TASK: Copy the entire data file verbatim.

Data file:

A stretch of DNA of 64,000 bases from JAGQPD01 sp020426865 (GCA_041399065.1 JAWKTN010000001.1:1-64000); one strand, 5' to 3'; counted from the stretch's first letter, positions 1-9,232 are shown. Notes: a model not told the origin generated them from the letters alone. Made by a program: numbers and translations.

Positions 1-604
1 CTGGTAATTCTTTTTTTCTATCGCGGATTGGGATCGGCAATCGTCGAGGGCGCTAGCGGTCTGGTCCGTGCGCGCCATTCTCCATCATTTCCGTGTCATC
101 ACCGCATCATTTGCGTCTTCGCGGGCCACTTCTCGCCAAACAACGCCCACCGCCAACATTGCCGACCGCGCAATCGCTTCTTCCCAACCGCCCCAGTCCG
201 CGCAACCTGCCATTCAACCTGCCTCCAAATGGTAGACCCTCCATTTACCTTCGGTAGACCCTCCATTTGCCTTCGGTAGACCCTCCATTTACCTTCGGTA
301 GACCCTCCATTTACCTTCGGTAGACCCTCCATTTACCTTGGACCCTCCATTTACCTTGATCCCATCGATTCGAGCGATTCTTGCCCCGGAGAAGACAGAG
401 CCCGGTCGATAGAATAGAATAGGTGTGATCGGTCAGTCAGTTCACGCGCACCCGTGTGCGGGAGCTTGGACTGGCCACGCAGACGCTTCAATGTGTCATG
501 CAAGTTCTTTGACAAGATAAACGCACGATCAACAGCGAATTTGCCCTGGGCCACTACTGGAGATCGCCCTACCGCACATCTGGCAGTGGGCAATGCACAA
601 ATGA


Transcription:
A stretch of DNA of 64,000 bases from JAGQPD01 sp020426865 (GCA_041399065.1 JAWKTN010000001.1:1-64000); one strand, 5' to 3'; counted from the stretch's first letter, positions 1-9,232 are shown. Notes: a model not told the origin generated them from the letters alone. Made by a program: numbers and translations.

Positions 1-604
1 CTGGTAATTCTTTTTTTCTATCGCGGATTGGGATCGGCAATCGTCGAGGGCGCTAGCGGTCTGGTCCGTGCGCGCCATTCTCCATCATTTCCGTGTCATC
101 ACCGCATCATTTGCGTCTTCGCGGGCCACTTCTCGCCAAACAACGCCCACCGCCAACATTGCCGACCGCGCAATCGCTTCTTCCCAACCGCCCCAGTCCG
201 CGCAACCTGCCATTCAACCTGCCTCCAAATGGTAGACCCTCCATTTACCTTCGGTAGACCCTCCATTTGCCTTCGGTAGACCCTCCATTTACCTTCGGTA
301 GACCCTCCATTTACCTTCGGTAGACCCTCCATTTACCTTGGACCCTCCATTTACCTTGATCCCATCGATTCGAGCGATTCTTGCCCCGGAGAAGACAGAG
401 CCCGGTCGATAGAATAGAATAGGTGTGATCGGTCAGTCAGTTCACGCGCACCCGTGTGCGGGAGCTTGGACTGGCCACGCAGACGCTTCAATGTGTCATG
501 CAAGTTCTTTGACAAGATAAACGCACGATCAACAGCGAATTTGCCCTGGGCCACTACTGGAGATCGCCCTACCGCACATCTGGCAGTGGGCAATGCACAA
601 ATGA